Aging Research Headlines
NFID Creates Toolkit to Promote Importance of Flu Vaccinations for Older Adults
The National Foundation for Infectious Diseases recently designed a toolkit called "Care for Older Adults? Care About Flu!" The toolkit provides health care professionals with resources to talk to their patients ages 65+ about the annual flu vaccination and what vaccines are best for them. Stay tuned for the release of a vaccines fact sheet from the Alliance for Aging Research next month! Check it out here.
Researchers May Have Identified Potential Biomarkers of Age-Related Macular Degeneration
In a study from Massachusetts Eye and Ear, a research team found that people with any stage of age-related macular degeneration (AMD) carry traces of the disease in their blood. The scientists used a technique called metabolomics to identify blood profiles associated with AMD and its progression. This discovery could help physicians make earlier diagnoses and find new treatment options. Learn more here.
Ketogenic Diet May Increase Longevity and Sharpen Memory
Researchers studied mice models to determine the health benefits of a high-fat, low-carb diet. The mice were placed into three groups (high-carb, low-carb, and high-fat) and given the same daily caloric intake. The mice in the high-fat, or ketogenic, group showed improvements in longevity and memory. Read more here.
Researchers Say Episodic Brain Stimulation Could Improve Memory
Scientists at the Medical College of Georgia at Augusta University discovered that intermittent electrical stimulation of an area deep in the brain improved memory. The study used non-human primates to deliver electricity through very thin electrodes to increase the activity of an area in the forebrain that degenerates in Alzheimer's disease. The research team noticed that continuous stimulation actually caused a decline in memory function, but sporadic stimulation enhanced production of chemical messengers that aid in cognition. Learn more here.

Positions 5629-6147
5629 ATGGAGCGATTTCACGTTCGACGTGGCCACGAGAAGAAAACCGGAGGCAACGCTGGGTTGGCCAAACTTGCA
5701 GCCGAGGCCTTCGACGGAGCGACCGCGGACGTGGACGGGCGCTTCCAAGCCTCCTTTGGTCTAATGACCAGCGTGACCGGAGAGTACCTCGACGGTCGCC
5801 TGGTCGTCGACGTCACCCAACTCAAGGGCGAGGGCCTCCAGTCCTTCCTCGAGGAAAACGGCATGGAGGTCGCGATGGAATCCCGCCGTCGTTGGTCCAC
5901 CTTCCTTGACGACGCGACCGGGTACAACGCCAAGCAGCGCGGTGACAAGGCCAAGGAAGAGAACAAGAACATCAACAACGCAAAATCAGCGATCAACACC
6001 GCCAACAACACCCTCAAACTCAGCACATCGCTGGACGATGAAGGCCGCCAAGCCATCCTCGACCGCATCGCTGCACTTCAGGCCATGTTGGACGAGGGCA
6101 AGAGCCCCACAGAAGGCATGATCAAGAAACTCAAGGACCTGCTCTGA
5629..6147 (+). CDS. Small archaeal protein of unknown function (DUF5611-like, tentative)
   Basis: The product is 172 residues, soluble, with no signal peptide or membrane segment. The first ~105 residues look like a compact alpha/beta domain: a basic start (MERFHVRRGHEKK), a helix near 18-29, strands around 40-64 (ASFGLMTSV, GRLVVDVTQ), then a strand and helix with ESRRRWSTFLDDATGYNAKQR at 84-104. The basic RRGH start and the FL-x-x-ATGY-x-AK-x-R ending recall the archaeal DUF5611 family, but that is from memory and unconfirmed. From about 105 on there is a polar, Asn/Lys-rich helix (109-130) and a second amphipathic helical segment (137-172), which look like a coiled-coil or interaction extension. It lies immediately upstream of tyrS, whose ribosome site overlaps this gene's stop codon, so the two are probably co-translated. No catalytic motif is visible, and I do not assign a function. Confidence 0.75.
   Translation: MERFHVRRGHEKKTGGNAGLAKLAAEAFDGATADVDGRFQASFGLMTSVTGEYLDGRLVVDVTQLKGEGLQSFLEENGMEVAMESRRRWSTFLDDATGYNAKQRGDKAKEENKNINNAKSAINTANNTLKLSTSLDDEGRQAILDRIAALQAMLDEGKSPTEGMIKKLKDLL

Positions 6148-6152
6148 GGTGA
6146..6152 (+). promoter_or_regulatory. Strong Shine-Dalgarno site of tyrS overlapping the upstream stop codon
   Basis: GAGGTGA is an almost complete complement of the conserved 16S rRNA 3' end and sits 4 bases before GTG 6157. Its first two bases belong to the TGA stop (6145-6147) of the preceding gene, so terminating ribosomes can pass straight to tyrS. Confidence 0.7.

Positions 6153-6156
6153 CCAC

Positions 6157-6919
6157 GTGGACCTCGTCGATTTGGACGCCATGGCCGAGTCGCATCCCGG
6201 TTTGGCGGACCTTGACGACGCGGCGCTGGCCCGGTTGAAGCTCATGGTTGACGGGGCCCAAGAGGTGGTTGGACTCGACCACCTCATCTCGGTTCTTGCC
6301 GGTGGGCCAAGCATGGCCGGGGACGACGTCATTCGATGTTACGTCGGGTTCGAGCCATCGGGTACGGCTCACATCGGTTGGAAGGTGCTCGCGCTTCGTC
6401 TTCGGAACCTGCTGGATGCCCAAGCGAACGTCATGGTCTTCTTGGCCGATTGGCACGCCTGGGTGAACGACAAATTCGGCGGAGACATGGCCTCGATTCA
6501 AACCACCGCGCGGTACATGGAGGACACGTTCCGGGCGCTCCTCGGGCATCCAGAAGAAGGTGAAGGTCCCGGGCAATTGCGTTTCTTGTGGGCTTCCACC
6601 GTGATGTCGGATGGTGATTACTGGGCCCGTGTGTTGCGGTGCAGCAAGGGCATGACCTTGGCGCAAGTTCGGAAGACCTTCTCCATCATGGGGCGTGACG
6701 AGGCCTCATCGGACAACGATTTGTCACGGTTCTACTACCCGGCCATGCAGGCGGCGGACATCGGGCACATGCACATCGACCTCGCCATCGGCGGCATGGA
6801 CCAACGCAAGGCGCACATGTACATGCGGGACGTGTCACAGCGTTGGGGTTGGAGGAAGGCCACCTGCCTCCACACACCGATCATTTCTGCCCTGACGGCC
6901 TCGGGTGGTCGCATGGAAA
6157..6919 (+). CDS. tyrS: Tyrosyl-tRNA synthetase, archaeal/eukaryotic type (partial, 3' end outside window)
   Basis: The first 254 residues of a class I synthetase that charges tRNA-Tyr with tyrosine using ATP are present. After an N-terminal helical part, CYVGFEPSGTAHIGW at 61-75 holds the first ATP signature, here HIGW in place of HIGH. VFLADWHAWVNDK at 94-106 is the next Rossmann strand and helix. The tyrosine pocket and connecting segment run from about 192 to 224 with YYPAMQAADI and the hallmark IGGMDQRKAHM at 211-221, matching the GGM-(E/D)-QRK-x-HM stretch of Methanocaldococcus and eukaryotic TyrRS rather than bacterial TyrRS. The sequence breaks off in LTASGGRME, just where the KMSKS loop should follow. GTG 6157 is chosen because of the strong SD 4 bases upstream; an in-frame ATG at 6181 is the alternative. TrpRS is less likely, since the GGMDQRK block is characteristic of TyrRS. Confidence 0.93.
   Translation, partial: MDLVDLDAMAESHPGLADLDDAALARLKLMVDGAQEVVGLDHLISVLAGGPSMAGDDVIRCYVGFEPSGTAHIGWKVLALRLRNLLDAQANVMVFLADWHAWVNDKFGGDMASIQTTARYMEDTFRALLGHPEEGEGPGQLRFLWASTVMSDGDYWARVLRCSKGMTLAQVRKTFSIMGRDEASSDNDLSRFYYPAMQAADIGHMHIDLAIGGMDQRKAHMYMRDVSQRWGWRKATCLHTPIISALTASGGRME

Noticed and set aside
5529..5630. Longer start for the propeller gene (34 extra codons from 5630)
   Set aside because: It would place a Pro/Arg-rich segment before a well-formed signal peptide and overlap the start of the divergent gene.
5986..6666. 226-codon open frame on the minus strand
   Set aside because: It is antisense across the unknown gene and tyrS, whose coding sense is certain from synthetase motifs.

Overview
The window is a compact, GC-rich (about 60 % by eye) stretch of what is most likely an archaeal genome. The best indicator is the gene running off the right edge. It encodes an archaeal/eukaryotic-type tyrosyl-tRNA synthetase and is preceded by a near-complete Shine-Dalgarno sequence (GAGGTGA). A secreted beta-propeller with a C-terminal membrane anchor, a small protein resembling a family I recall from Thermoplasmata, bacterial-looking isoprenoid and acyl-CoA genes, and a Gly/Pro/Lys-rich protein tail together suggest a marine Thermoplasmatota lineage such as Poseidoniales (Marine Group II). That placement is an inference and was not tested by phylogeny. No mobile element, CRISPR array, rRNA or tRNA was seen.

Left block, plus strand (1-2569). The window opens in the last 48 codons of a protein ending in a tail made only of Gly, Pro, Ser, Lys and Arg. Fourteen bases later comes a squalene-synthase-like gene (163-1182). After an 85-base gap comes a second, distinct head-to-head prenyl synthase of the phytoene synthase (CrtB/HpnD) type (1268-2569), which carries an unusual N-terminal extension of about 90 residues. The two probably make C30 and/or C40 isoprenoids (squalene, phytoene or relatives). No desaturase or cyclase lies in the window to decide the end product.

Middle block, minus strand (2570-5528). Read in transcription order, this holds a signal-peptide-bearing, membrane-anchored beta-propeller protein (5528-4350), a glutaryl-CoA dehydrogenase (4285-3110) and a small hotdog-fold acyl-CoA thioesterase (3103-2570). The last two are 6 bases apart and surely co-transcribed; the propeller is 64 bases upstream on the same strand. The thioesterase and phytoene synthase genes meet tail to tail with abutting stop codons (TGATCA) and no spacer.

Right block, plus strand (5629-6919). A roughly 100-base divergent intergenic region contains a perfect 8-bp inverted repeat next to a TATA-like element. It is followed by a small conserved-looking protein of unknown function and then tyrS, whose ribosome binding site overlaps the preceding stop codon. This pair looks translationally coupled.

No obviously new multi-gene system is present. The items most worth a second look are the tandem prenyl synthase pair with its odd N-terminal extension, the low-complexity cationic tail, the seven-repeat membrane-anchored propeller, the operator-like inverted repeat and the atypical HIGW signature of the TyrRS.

Small Increases in Exercise Reduce Chances of Mobility Disabilities
Researchers at the Jean Mayer USDA Human Nutrition Research Center on Aging (USDA HNRCA) at Tufts University found that adding just 48 minutes of moderate exercise each week improved physical functioning in sedentary older adults. "In our first LIFE study, we confirmed that regular exercise can help improve physical function and prevent mobility loss. Now we see that small increases can have big impacts," said Roger A. Fielding, Ph.D., who is also a senior scientist and director of the Nutrition, Exercise Physiology, and Sarcopenia Laboratory at the USDA HNRCA. Learn more here.
Joint AGS/NIA Conference on Sensory Impairment and Cognitive Decline, Bethesda, Md., October 2-3, 2017
The American Geriatics Society (AGS) and the National Institute on Aging (NIA) are sponsoring a conference focused on sensory impairment and cognitive decline. The conference is the first in a new three-part series of U13 Bench-to-Bedside Conferences. The event will provide attendees with opportunities to learn about cutting-edge research, participate in creating recommendations for future research, and network with colleagues and leaders in the field.
Applications are due by June 9, 2017 and applicants will be notified if they are invited to participate by the end of July.
Applicants must meet the following criteria:
1. At least 1-2 years of research experience in a related field.
2. Hold an MD or PhD or equivalent degree.
3. Have an academic appointment as a research fellow, instructor, or faculty member.
For more information on participating or to learn more about the conference, contact Elisha Medina-Gallagher, Manager for Special Projects at [email protected]mericangeriatrics.org or 212-308-1414